Have you not seen TM’s product the past few years? The rubber in the speed slots on irons has been falling out, iron faces caving in, and some of the loft and lies) swing weights that I’ve had delivered to my shop have been so far out its unbelievable. A couple of years ago, I had an M2 4 iron arrive which was to be standard loft/lie and it was 17*. Quality control is worse than terrible.

    • Daniel

      Jan 5, 2019 at 4:27 am

      That is dumbest thing ive ever ive ever read.. u have to scroll down anyway so i dont think clicking 1 button will kill u..

  7. Thunder Bear

    Jan 3, 2019 at 10:12 am

    Of all things releasing this year, I’m most excited about the golf balls coming out. Seems like every company is on the same release schedule with golf balls so I plan to take them all out and do a battle royale to find the best ball. I’ve played the TP5x for a couple years and really excited to see if their claims are actually true.

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Equipment

2021 TaylorMade Spider X, EX, S, and SR putters offer improved roll, feel, and forgiveness

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Building putters is about creating options and incorporating technology. For TaylorMade’s all-new Spider putters for 2021—including the Spider X Hydro Blast, EX, Spider S, and SR—it’s the little details that make big differences.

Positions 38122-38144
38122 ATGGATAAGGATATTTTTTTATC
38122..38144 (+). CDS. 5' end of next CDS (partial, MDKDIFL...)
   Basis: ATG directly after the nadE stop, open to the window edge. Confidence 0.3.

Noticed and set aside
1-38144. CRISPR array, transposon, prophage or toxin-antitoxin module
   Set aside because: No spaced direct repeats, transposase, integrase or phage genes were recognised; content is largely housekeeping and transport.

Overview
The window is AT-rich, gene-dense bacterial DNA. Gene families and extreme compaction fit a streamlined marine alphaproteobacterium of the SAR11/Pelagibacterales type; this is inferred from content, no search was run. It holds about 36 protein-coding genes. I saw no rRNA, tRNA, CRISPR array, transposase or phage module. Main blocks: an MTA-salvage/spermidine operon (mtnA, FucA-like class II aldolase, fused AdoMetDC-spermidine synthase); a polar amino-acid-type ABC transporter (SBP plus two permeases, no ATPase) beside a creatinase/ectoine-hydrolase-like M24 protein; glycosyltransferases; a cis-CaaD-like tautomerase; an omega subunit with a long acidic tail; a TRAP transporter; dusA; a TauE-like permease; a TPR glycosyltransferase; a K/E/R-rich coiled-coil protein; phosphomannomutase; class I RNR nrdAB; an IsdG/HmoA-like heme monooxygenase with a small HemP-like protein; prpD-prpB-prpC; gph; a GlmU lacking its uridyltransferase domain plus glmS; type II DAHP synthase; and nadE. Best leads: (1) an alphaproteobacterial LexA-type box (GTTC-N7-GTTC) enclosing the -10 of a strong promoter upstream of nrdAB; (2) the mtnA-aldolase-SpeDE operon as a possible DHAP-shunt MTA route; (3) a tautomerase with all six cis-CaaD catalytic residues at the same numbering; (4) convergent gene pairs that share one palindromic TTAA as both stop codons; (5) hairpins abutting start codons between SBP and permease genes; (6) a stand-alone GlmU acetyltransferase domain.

“With this new class of Spider putters, we focused on removing two of those variables: aim and alignment … While each putter brings something unique to the table, they are bonded by a foundation of forgiveness, stability, and True Path alignment that makes it easier to aim.” – Bill Price, Product Creation, Putters & Wedge

The idea of a “classic” golf club or putter shape won’t generally have people reminiscing about a TaylorMade Spider, but the design has been around for well over a decade—and although it has gone through some design tweaks over the years, the modern Spider is here to stay

Spider X Hydro Blast

This putter is all about small changes to an already great design with the most notable being the Hydro Blast finishing process. The new Spider X also features

  • The classic Spider X head shape, available in both a face-balanced double-bend and a smaller slant neck with 21 degrees of toe hang.
  • Multimaterial construction to offer maximum stability and increased MOI.
  • White True Path for a high-contrast look that is easy to align

Availability and Price

Preorder for the Spider X Hydro Blast starts today, March 2, with putters arriving at retail starting March 12 with a price of $279.99.

The new Spider X will be available in stock lengths of 33″, 34″, and 35″ be completed with a KBS Chrome C-Taper Stepless shaft and Super Stroke Pistol GTR 1.0 grip.

Spider EX

With the Spider EX, TaylorMade is flexing its putter design capabilities when it comes to face technology to improve roll and feel. The Spider EX features a new co-molded insert made of white TPU urethane and small aluminum beams angled at 45°. This combination of materials gets the ball up and rolling quicker and also creates a soft yet solid feel to improve player feedback.